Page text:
By Shanti Pollacek Living Wisdom High School Student
A school that takes two weeks out of the year to go traveling is extremely rare and many people don’t understand the incredible learning experiences that happen during these trips. The service adventure trips offer education from experience rather than from a teacher or a textbook. Here is a look into my personal experience from this past trip to an orphanage in Mexico and what I learned.
Being immersed in the Mexican culture for two weeks was beyond different from the lifestyle I was used to. Their food, their language, their customs, their beliefs and their qualities were all different from that in California. I found it incredibly humbling to be in a position where I knew nothing. At the orphanage, we did everything they did: we ate with them in a dining hall, cleaned and cooked with them for every meal, did chores every day at 5:30 a.m., went to mass with them, played with them, and learned how to put ourselves in their shoes. Many of them have gone through a lot in their life and learning their backgrounds was very eye opening for me.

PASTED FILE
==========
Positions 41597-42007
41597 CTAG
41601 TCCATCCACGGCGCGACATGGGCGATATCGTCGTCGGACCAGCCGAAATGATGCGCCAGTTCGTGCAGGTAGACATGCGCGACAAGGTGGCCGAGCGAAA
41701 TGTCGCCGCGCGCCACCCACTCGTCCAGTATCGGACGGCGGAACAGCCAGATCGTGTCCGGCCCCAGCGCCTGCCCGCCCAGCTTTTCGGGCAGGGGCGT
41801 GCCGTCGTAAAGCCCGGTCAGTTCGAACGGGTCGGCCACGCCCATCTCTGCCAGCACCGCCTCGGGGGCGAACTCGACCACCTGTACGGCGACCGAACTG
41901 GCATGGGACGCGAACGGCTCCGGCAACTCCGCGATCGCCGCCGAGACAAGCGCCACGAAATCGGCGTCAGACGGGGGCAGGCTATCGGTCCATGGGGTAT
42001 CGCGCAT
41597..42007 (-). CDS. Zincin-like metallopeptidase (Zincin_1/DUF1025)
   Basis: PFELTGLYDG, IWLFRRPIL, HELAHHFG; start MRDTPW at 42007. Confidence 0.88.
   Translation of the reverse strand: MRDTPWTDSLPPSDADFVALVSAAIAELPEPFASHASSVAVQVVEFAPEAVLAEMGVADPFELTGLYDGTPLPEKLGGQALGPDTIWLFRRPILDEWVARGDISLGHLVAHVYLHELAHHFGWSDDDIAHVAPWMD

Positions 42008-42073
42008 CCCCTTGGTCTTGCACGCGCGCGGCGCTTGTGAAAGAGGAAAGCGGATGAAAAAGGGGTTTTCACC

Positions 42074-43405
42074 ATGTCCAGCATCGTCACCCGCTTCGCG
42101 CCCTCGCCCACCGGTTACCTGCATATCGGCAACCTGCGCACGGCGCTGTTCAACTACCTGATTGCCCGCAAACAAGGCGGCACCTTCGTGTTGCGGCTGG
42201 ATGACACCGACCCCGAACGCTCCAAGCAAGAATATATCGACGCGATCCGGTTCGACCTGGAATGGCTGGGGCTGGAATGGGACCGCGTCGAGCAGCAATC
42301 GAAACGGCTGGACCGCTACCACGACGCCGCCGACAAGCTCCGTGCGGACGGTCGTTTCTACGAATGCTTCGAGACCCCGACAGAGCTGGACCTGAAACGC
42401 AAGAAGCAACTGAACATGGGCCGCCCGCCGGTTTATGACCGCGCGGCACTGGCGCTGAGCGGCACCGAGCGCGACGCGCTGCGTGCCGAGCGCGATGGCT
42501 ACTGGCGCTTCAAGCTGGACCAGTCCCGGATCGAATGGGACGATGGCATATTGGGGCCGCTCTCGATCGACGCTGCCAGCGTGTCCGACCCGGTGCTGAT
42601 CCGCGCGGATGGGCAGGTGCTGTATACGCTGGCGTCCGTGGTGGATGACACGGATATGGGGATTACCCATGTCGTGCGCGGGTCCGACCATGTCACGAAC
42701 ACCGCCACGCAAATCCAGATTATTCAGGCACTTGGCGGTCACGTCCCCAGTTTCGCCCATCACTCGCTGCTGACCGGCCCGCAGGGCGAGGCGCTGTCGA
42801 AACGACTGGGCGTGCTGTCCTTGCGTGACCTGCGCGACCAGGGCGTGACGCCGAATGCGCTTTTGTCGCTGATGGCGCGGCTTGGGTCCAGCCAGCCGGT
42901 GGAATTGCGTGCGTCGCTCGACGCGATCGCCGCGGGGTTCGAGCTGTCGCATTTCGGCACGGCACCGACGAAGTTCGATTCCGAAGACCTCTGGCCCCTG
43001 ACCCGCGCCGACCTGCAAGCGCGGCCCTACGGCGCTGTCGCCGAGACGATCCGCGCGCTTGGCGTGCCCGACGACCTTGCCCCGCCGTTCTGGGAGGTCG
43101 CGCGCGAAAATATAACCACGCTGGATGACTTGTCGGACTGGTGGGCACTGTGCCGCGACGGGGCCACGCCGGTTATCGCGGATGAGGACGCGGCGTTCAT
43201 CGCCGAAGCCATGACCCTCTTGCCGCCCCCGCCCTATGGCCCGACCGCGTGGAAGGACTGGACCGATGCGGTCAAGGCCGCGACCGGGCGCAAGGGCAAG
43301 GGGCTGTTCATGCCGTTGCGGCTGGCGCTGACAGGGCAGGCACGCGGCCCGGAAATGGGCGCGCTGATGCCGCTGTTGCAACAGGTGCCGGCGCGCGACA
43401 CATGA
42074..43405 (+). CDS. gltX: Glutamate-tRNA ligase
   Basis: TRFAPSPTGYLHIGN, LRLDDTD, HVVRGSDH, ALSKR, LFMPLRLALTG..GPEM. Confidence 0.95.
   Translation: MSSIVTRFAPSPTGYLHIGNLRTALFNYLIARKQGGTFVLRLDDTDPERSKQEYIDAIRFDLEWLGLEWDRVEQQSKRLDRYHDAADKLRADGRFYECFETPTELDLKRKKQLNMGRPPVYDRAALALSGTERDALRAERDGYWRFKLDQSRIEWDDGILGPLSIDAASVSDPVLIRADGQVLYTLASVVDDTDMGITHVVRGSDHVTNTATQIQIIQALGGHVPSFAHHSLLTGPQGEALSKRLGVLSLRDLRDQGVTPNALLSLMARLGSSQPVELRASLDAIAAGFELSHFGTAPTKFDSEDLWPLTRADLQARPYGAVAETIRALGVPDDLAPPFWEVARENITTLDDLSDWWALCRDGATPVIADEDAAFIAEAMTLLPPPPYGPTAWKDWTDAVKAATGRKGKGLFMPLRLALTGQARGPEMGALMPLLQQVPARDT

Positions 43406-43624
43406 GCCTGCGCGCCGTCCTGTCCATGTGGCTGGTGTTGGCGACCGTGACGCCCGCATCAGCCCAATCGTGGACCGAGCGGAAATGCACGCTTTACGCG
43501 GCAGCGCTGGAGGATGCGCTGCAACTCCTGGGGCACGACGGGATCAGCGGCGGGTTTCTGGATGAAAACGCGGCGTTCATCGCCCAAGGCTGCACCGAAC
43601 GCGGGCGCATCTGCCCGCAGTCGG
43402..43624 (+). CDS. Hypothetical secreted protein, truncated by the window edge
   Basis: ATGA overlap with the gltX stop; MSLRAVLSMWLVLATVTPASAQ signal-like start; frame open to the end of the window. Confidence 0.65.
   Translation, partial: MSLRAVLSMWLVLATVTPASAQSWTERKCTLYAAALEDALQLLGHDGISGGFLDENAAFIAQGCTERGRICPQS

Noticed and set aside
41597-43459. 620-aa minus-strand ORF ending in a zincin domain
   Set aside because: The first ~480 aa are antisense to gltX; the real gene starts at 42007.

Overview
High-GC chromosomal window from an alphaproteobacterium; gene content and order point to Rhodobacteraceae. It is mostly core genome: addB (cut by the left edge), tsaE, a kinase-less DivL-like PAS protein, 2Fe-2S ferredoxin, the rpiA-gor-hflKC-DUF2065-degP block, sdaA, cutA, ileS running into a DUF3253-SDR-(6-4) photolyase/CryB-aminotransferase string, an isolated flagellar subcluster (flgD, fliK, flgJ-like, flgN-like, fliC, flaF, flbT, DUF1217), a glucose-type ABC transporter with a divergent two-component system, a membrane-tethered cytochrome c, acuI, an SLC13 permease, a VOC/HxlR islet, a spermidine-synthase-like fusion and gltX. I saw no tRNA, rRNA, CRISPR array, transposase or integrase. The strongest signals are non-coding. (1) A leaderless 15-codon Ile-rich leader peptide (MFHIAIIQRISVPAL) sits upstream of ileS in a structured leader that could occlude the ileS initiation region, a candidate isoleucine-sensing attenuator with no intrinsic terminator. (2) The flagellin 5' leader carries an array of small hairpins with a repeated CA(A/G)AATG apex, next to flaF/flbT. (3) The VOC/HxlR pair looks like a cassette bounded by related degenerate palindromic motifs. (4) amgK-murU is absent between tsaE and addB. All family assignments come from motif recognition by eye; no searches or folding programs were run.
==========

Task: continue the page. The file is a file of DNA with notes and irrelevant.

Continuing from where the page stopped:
I have been taking high school Spanish for the past two years and before the trip, I had learned the basics though I hadn’t yet wrapped my mind around the flow of the language. I had always been told that if you wanted to learn a language, then immersion was the best way to learn. I always thought that I could just study, study, study and bam I would speak it. However, I found that this was not the case. At first it was exhausting trying to understand the language and constantly try to recall words to communicate. Yet as the days went on, I began to understand the language and my ears could recognize whether something was said right or not. By the end of the trip, I could have a basic conversation with the kids. We would talk about our favorite animal, song, movie, color, and book as well as where we had traveled and what we liked to do. Personally, I felt like I learned more in those two weeks than in all my years of studying Spanish. Emersion is definitely the way to learn a language.